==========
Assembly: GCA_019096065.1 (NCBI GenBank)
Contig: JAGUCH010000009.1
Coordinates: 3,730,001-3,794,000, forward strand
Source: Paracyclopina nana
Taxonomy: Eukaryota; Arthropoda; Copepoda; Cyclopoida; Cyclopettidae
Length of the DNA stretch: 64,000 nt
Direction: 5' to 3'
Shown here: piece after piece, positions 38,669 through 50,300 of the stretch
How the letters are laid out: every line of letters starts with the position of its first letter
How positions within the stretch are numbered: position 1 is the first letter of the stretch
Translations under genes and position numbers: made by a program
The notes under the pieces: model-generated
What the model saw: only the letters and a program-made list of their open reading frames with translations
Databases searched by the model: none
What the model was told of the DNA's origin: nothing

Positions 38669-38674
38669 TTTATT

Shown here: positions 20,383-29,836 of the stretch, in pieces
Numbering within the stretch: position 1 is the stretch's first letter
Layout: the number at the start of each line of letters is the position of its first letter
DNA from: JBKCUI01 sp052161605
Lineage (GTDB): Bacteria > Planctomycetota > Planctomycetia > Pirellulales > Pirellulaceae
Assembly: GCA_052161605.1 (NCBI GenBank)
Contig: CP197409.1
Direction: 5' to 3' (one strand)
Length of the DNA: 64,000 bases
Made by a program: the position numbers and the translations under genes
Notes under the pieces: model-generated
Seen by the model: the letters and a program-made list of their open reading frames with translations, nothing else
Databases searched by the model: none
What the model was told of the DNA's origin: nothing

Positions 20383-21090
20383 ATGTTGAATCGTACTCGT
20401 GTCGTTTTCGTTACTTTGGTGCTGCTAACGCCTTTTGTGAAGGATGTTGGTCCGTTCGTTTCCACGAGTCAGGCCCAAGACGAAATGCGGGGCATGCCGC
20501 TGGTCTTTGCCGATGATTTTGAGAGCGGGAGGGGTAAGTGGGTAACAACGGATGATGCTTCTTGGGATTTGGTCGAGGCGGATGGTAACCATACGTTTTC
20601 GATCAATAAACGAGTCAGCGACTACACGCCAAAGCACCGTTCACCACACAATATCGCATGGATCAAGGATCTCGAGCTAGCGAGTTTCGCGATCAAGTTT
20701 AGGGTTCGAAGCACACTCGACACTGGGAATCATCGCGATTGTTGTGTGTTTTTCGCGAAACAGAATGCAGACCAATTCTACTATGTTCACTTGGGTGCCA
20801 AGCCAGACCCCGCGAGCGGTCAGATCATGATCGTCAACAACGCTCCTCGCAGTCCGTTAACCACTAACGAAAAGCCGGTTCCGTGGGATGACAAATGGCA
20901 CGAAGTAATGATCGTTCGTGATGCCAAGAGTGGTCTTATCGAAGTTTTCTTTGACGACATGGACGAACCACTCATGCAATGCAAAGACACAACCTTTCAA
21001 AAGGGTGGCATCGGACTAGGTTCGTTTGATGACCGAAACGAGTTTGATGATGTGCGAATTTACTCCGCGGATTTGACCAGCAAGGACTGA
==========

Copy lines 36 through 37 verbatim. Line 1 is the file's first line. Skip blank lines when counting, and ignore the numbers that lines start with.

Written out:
20601 GATCAATAAACGAGTCAGCGACTACACGCCAAAGCACCGTTCACCACACAATATCGCATGGATCAAGGATCTCGAGCTAGCGAGTTTCGCGATCAAGTTT
20701 AGGGTTCGAAGCACACTCGACACTGGGAATCATCGCGATTGTTGTGTGTTTTTCGCGAAACAGAATGCAGACCAATTCTACTATGTTCACTTGGGTGCCA